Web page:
Not All N95 Masks Can Protect Against COVID-19
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Please note: N95 respirators with a built-in exhalation valve are not allowed for in-office appointments at our practice. If you have further questions, please contact our our office at 415-379-9600 option 2 .
“Coronavirus: Officials warn some N95 masks not effective against spread
Aidin Vaziri_ April 17, 2020 Updated: April 17, 2020 7:22 p.m.
Bay Area health care professionals are warning residents who stockpiled disposable N95 respirators during the wildfires that not all face masks are created equal when it comes to slowing the transmission of the coronavirus.
While standard N95 respirators, when worn properly, can reduce the wearer’s exposure to 95% of airborne particles and protect those around them from potentially infected coughs, sneezes and other respiratory droplets; N95 respirators with a built-in exhalation valve — or one-way vent — pose a potentially serious issue.
While these types of masks protect the wearer, they do not protect others from a potentially infected cough or sneeze due to their ability to release large respiratory droplets into the air.
“Given that most of the value of these masks is not to protect the wearer but to protect others from a potentially contagious asymptomatic wearer, those one-way valves make the masks practically useless for protecting others,” said Dr. Matthew L. Springer, a cardiologist at UCSF. “So all those potentially contagious people are spewing unfettered large respiratory droplets, probably even in a concentrated stream going through the valves.”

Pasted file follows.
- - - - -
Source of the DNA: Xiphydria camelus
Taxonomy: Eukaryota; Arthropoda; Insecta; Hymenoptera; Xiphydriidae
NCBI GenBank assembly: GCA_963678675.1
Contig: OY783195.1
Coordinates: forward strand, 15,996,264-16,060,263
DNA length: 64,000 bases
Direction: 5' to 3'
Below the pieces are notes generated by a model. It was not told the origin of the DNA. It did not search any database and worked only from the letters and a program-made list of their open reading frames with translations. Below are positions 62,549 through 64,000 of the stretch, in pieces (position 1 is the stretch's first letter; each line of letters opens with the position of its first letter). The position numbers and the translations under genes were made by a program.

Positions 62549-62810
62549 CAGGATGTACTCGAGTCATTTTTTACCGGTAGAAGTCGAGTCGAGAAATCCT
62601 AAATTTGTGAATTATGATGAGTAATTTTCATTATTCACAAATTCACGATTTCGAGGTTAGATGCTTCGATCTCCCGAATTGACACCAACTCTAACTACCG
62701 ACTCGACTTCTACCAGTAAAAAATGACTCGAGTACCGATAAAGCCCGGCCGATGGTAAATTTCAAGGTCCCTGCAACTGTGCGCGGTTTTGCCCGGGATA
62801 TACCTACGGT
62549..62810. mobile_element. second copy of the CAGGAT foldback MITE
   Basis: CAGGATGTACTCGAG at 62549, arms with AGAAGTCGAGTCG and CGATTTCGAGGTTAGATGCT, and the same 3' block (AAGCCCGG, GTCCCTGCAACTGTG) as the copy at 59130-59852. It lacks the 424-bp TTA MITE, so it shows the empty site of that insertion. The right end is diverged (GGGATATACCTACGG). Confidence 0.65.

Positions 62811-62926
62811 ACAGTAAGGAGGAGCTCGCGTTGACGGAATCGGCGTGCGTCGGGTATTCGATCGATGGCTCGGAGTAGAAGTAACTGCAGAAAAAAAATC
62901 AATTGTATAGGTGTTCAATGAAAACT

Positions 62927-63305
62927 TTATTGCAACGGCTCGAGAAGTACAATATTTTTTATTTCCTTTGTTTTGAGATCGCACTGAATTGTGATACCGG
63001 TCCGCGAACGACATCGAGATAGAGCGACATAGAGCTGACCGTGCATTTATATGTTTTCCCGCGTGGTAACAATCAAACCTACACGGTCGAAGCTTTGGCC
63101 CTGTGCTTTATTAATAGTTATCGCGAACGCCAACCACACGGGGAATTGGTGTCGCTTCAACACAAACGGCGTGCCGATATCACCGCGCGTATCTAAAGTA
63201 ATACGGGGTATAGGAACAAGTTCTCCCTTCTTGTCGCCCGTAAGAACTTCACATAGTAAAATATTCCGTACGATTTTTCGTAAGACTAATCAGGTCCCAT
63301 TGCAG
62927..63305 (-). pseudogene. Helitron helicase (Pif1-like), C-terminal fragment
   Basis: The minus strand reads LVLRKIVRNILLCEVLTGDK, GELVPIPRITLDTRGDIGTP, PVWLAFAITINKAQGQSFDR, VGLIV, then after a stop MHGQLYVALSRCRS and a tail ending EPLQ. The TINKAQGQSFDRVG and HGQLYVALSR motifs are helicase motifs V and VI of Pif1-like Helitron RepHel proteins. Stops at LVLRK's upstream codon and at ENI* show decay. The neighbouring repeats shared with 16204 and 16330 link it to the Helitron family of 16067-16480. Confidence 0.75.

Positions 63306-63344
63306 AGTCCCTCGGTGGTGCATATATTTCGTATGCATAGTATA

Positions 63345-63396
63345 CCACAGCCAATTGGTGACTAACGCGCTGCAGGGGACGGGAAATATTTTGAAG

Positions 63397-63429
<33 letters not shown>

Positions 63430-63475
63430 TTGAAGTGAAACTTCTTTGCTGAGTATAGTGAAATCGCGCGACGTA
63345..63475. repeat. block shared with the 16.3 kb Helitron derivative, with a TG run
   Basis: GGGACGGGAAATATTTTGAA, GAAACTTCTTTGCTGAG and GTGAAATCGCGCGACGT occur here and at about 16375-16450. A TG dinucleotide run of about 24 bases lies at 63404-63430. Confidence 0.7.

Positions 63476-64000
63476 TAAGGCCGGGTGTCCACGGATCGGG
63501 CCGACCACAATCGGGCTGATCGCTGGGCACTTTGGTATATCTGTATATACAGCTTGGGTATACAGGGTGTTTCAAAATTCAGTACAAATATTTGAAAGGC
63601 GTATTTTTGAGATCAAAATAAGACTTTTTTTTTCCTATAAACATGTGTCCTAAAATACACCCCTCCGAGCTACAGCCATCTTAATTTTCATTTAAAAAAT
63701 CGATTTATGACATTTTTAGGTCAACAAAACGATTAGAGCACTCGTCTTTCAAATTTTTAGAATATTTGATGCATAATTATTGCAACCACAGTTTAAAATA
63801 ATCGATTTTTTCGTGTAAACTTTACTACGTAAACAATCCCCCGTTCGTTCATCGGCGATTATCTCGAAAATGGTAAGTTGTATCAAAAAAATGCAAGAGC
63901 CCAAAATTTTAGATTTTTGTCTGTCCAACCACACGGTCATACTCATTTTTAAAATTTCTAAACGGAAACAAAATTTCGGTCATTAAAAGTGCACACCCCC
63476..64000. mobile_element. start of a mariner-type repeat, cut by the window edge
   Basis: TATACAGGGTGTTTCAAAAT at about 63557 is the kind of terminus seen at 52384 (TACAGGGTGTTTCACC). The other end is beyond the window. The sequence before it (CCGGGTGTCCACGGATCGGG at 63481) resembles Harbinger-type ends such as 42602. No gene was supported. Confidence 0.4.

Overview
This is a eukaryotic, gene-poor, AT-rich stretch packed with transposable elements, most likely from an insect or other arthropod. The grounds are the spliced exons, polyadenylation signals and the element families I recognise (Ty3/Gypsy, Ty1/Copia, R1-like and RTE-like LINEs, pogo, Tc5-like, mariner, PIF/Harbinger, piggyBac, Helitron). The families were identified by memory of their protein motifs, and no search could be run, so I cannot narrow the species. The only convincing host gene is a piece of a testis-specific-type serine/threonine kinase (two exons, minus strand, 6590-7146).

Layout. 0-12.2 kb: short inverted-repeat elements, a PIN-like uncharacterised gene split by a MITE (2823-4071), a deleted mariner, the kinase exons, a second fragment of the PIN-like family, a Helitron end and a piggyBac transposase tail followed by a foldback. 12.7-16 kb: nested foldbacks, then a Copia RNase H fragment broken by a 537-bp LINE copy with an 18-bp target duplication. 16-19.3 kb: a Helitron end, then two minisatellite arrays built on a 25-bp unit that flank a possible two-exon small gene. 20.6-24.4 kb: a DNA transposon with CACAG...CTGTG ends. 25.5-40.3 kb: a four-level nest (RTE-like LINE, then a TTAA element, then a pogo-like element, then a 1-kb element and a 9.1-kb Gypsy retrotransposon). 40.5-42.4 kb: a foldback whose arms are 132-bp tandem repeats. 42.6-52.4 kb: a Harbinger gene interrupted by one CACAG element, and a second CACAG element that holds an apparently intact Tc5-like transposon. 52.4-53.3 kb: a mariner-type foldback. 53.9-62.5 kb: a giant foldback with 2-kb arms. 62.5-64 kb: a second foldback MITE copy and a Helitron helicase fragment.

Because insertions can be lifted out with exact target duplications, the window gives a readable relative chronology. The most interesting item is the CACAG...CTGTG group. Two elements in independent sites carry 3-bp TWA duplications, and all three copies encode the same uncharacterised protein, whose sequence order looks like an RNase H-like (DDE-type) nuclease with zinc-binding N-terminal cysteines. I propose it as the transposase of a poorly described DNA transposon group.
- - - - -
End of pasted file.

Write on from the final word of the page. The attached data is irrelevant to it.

The exhalation valve in the N95 respirators is designed to ease exhalation and decrease humidity, heat and moisture inside the mask.
The virus that causes COVID-19 is most commonly transmitted person-to-person through respiratory droplets, such as when someone sneezes or coughs. A study done by the National Institutes of Health indicates that infected droplets can remain suspended in the air for up to three hours; and transmitted at least 13 feet by aerosols that are emitted by breathing or speaking, based on a report by the CDC.”
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